In a Facebook post earlier this year, Kris shared how he’d undergone a vasectomy in February 2020. He was resolute that he did not want to have any more children with his wife, or even with another partner in the unlikely event of a remarriage.
More than a year on, there are no regrets. “It’s really one aspect to give both me and my wife a peace of mind,” says Kris, who shares how his depressive episodes had most definitely put a strain on their marriage.
He recalls of those times: “My wife could not share her feelings of unhappiness or even happiness.
“And with me being moody almost all the time, she either added on to the moodiness or I made her feel that her happiness is unwarranted with my unhappiness.”
The experience has made their relationship stronger, open, and “more realistic”, says Kris, who credits his wife for being steadfast despite the difficulties.
“Leaving the marriage or letting me deal with my own problems wasn’t on her mind, and with her resolution, we are in a better relationship now.”
There’s also little to no chance of them switching roles, either now or in the future.
On top of the financial aspect, they both agree that Kris is better at handling the kids. His involvement in their upbringing has manifested in their close relationship with Kris. He shares: “In my household, it’s [a case of] Mama, where’s Papa?”
It’s been over two years since Kris sought professional help for his depression, but the journey has not been without some blips along the way.
Kris shares that after a particularly difficult situation with Ella when she was 10 months old, he once left the house, shutting off his phone. During the three to four hours he spent wandering around the neighbourhood, his thoughts cycled “between the situation at hand and ways I could end my life”. Although he didn’t act on them, “those thoughts had been the clearest of them all”.
After the episode, Kris had his medication increased and also began psychotherapy.
Though some days may be harder than most, Kris has learnt to cope better by employing various strategies.
“For example, my second-born will still have meltdowns, where she will scream and cry, and be inconsolable. Instead of the past where I would be too sucked into her emotions and end up being frustrated myself when everything failed, I would now try some solutions, step back if I need to take a breather, before coming back with other solutions.”
And stresses the importance of “seeking out small wins everyday”, explaining that “things that are easy to complete give you strength in the mental bank to fight the bigger battles”.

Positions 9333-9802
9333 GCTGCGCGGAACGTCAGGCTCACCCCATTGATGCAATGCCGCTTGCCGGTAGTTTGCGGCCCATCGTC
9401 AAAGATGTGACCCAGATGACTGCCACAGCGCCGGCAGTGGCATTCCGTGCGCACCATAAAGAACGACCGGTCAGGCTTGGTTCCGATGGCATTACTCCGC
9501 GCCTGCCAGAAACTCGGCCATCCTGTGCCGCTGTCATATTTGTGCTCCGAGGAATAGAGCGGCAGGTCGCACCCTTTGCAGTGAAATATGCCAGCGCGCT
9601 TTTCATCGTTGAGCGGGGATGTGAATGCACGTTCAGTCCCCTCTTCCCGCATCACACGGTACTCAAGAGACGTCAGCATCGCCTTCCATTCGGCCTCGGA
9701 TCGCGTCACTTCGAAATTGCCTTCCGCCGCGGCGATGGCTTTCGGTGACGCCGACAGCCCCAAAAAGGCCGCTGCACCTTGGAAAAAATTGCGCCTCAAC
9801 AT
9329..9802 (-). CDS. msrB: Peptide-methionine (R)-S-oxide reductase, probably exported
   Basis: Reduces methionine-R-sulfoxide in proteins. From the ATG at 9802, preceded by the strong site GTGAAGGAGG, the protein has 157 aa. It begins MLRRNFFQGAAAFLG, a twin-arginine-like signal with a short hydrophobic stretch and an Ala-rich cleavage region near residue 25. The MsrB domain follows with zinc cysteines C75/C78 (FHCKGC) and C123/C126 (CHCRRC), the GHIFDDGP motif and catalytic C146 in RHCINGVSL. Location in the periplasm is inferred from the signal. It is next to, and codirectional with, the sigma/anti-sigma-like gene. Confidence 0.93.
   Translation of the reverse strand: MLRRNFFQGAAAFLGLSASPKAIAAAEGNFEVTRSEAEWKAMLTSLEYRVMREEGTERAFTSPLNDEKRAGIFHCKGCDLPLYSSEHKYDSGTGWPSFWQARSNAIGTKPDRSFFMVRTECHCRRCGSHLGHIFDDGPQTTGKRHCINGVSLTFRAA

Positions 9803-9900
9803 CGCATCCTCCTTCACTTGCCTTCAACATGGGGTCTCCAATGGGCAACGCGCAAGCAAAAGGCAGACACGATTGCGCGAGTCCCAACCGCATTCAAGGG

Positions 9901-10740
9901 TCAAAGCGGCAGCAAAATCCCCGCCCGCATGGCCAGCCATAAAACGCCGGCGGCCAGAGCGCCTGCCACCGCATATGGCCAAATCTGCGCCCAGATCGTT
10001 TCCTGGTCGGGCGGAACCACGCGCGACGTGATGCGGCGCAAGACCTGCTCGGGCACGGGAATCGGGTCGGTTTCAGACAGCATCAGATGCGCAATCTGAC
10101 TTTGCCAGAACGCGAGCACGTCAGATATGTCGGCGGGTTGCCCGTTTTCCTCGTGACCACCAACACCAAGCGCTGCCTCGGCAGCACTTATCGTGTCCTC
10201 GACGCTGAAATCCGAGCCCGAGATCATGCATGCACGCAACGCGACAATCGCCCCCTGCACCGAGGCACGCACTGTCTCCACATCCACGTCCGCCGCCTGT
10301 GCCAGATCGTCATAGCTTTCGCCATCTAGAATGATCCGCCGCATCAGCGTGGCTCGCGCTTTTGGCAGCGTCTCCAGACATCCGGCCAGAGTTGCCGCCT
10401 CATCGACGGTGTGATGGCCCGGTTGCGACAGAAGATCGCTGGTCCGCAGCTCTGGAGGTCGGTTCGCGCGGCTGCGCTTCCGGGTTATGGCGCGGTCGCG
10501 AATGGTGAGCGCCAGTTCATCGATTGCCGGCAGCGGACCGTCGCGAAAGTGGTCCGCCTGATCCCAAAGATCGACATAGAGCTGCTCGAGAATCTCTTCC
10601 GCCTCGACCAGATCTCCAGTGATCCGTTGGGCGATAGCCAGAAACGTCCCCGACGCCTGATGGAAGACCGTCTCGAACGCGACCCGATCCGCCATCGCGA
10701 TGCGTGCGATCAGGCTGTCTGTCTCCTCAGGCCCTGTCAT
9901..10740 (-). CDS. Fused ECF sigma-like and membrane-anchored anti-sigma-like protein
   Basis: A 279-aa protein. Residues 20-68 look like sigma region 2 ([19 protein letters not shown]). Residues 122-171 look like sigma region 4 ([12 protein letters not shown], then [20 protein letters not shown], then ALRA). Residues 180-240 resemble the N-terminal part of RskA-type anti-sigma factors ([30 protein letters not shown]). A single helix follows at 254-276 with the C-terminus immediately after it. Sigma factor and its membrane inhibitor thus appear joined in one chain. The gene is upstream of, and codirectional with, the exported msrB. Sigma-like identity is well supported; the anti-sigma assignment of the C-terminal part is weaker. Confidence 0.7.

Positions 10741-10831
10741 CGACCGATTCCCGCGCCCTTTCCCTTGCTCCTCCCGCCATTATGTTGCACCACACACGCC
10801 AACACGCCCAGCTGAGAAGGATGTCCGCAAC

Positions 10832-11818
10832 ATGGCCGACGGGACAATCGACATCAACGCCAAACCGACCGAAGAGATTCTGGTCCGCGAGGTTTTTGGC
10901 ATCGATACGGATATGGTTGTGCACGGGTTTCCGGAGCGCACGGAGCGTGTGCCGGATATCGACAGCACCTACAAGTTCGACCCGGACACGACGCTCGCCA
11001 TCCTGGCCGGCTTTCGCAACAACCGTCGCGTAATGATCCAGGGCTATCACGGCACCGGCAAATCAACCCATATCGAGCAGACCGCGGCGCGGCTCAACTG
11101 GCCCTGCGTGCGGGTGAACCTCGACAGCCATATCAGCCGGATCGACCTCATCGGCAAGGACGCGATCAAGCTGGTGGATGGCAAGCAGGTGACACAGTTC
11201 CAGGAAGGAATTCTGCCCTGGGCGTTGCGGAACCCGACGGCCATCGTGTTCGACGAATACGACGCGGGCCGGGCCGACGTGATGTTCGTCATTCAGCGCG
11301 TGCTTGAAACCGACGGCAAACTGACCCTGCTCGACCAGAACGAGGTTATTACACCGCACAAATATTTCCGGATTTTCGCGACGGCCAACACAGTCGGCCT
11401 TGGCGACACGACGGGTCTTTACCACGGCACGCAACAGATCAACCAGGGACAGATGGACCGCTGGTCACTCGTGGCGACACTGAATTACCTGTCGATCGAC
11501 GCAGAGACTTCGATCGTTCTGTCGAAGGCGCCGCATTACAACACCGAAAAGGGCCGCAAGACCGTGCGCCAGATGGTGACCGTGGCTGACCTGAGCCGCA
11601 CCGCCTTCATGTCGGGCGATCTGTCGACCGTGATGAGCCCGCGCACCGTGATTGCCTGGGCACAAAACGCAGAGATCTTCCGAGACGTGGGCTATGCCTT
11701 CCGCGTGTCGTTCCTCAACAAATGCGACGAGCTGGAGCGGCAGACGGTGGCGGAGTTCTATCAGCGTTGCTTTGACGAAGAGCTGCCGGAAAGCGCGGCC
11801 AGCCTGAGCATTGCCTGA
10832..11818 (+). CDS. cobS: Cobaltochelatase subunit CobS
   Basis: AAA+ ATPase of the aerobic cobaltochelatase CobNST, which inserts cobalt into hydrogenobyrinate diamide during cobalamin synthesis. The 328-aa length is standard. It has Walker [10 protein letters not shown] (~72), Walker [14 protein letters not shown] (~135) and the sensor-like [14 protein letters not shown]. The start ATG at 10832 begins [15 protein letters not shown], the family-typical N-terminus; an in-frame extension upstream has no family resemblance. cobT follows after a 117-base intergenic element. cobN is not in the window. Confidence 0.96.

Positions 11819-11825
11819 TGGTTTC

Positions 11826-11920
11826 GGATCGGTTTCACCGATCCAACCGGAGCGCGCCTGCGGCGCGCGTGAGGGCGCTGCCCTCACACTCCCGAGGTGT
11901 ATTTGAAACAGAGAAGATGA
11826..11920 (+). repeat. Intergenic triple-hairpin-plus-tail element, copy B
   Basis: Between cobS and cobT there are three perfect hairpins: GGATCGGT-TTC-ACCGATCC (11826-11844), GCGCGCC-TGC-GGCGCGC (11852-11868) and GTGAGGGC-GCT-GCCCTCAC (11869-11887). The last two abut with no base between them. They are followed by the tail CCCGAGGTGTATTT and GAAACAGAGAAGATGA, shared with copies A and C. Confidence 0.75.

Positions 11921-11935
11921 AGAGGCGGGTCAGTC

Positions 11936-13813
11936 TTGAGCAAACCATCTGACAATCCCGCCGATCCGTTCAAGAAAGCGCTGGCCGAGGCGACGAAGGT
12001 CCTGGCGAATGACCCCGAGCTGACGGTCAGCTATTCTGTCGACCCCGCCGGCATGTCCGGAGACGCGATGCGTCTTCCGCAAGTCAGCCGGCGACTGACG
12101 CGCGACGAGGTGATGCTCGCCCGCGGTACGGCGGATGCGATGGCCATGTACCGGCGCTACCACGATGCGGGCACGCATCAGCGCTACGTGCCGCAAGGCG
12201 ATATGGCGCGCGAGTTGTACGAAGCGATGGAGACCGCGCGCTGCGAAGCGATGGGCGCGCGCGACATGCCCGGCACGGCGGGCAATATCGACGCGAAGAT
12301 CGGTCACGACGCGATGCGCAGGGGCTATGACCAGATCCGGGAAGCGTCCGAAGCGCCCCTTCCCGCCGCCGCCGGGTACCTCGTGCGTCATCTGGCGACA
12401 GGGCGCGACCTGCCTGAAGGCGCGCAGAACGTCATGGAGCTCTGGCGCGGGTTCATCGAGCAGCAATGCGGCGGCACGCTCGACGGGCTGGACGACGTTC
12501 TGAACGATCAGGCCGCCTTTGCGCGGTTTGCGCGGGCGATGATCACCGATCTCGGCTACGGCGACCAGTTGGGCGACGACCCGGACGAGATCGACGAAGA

Having sufficient rest is also often overlooked, especially as a parent.
While he is now on reduced medication, Kris is realistic that what happened before could happen again.
“I don’t have fears of going back into depression… I just have to be careful about how I handle my mental state. It’s not that I am not moody, angry or upset these days but unlike any normal person with those feelings, I often have to look inward to keep those feelings in check and make sure that they don’t dwell,” he says.
What keeps the 40-year-old going these days is still his wife and children.
“I recognise how much they need me and adore me. I know that I need to take care of myself in order to take care of them.”
His regular anecdotes and sharing of his struggles as a stay-at-home dad on social media have touched readers who’ve reached out to him, either to offer their support or commiserate.
“Expressing humour while discussing something serious or even depressing is something that I learnt that helps me express myself while drawing a connection with others,” says Kris.
And his approach, we gather, is to break through the toxic positivity that often permeates social media around the topic of parenthood.
“My style is to be as candid as possible so that the community that follow do not fall into the same trap that I did when all I saw was overwhelming positivity and happiness online.”
In essence, we guess what he means is that it’s really okay to not be okay.
Rather, “the brain is just chemically unable to retain feelings of positivity”.
And the best way to reach out to a depressed person, in his opinion, is to say “hang on” or “hang in there”. The reason is simple: “In those periods of darkness, it’s really sometimes about hanging on to my dear life in the torrent of negativity,” he states.
Being treated by loved ones with kid gloves is also one small annoyance that his experience has brought. To Kris, sowing seeds of confidence in another’s abilities is a more effective method of healing.
“As with people coming back from physical injuries, I believe it’s better to build up their strength and confidence by giving opportunities to succeed rather than holding them back with doubt and treating them like the time when they were most injured.”
Lastly, what’s important is simply to treat everyone with compassion.
“We can’t easily see people with mental health issues so I believe it’s best to just treat everyone with kindness and trust as much as possible.”
- Samaritans of Singapore: 1800-221-4444
- Singapore Association for Mental Health: 1800-283-7019
- Care Corner Counselling Centre (Mandarin): 1800-353-5800
- Institute of Mental Health’s Mental Health Helpline: 6389-2222
- Silver Ribbon: 6386-1928
- Shan You Counselling Centre (Mandarin): 6741-0078
- Fei Yue’s Online Counselling Service: www.eC2.sg
- Tinkle Friend (for primary school children): 1800-2744-788
Text: Candice Cai/AsiaOne